Senate Confirms Kavanaugh, Jerking Supreme Court To The Right

Geraldine Edwards
October 9, 2018

A sharply divided Senate - reflecting a deeply divided nation - voted nearly entirely along party lines Saturday afternoon to confirm Judge Brett Kavanaugh to the U.S. Supreme Court.

In today's Senate vote on the Kavanaugh confirmation, Collins and Flake voted yes, while Murkowski voted to withdraw her "no" vote, a move she made to soften her decision to oppose the nomination.

She acknowledged the anguish of the protesters who interrupted the historic Senate vote, telling reporters afterwards that "I was closing my eyes and praying".

Brett Kavanaugh's path toward the Supreme Court has been repeatedly dogged by protesters against his nomination, some of whom showed up Saturday at the Senate's vote to confirm him.

Swing-vote Democrat Joe Manchen of West Virginia voted in favor of Kavanaugh, while swing-vote Republican Senators Jeff Flake of Arizona and Susan Collins of ME also voted in his favor. Vice President Mike Pence presided over the roll call, his potential tie-breaking vote unnecessary.

The Senate vote ratified Trump's second Supreme Court pick in as many years, cementing one of his central campaign promises - and handing him a huge political win one month before November's critical midterm elections.

Kavanaugh's appointment to US Supreme Court was caught in controversy as Dr Christine Ford, a psychology professor from Palo Alto University came forward with allegations of sexual assault against him.

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Trump stood by Kavanaugh, a federal appeals court judge with a history of advancing Republican causes, and this week mocked Ford's account of what she says was a drunken attack on her by Kavanaugh when they were teenagers.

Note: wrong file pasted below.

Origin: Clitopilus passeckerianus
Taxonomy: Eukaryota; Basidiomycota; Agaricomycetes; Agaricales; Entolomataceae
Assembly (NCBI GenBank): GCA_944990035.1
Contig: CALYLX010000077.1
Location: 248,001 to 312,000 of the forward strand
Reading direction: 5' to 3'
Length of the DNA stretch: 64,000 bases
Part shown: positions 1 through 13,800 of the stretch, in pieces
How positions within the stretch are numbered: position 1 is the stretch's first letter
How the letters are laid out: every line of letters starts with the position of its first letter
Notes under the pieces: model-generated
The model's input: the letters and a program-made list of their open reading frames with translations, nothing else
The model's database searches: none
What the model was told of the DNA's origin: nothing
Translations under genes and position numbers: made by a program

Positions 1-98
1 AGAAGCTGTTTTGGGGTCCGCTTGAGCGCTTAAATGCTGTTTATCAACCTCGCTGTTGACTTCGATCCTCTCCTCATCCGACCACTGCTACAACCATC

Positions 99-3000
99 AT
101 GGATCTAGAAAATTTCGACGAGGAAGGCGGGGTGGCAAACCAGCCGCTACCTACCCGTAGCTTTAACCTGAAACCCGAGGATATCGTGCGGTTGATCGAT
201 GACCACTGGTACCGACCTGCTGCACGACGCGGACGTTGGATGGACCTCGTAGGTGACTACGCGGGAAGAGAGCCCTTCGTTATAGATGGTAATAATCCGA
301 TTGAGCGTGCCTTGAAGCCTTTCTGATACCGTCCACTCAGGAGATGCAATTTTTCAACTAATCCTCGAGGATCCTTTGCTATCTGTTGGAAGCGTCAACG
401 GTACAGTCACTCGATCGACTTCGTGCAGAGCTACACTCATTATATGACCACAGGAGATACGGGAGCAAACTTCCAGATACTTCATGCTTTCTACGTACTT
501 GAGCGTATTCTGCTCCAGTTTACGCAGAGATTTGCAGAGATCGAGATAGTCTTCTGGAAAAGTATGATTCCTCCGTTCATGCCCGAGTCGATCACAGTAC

Ford's claims led to a Senate hearing where both she and the judge testified to the Senate Judiciary Committee. and a brief follow-up FBI investigation authorized by the Prez.

He also took indirect aim at the women who have accused Kavanaugh of sexual assault, praising the "incredible Republican senators for refusing to back down in the face of the Democrats' shameless campaign of political and personal destruction".

While many Republicans said they were satisfied with the FBI probe, Democrats and Blasey Ford's lawyers called the investigation insufficient. The Republican Party now controls the US Senate.

His nomination and subsequent confirmation have provoked widespread and furious protests from women across the United States and the wider world, at a time when the Me Too movement is more prominent in our society than ever before.

Hours later, Kavanaugh, his family by his side, was sworn in by Chief Justice John Roberts and retired Justice Anthony Kennedy.

"Judge Kavanaugh is a mainstream jurist with a clear record of applying the law as written, consistent with the Constitution". Republicans hold 51 Senate seats, while Democrats and two independents aligned with them hold the remaining 49.

Senate set to vote on Kavanaugh confirmation Saturday
Christine Blasey Ford that Judge Kavanaugh groped her and attempted to rape her when he was drunk at a high school party. Deeply colouring the day's events was a burning resentment by partisans on both sides, on and off the Senate floor.

Lisa Murkowski, saying that Alaskans will "never forgive" her for voting against Brett Kavanaugh's confirmation to the Supreme Court. The vote came the day after a fascinating and horrifying testimonies by both Kavanaugh and Dr. Ford before the committee. The judge has vehemently denied the allegations.

In a twist, Murkowski voted "present" Saturday as a courtesy to Republican Kavanaugh supporter Steve Daines, who was to walk his daughter down the aisle at her wedding in Montana.

Amid tighter-than-usual security, hundreds of protesters against Kavanaugh assembled on the grounds of the Capitol and at the Supreme Court. Chants of "shame" could be heard throughout the vote.

"They managed to deliver the only thing we had not been able to figure out how to do, which is to get our folks fired up", McConnell said.

Republican Senator Deb Fischer described Kavanaugh as "one of the most thoughtful, pre-eminent judges in our nation".

The office of Senate Judiciary Committee Chairman Chuck Grassley went on the offensive by releasing statements this week meant to discredit Ford.

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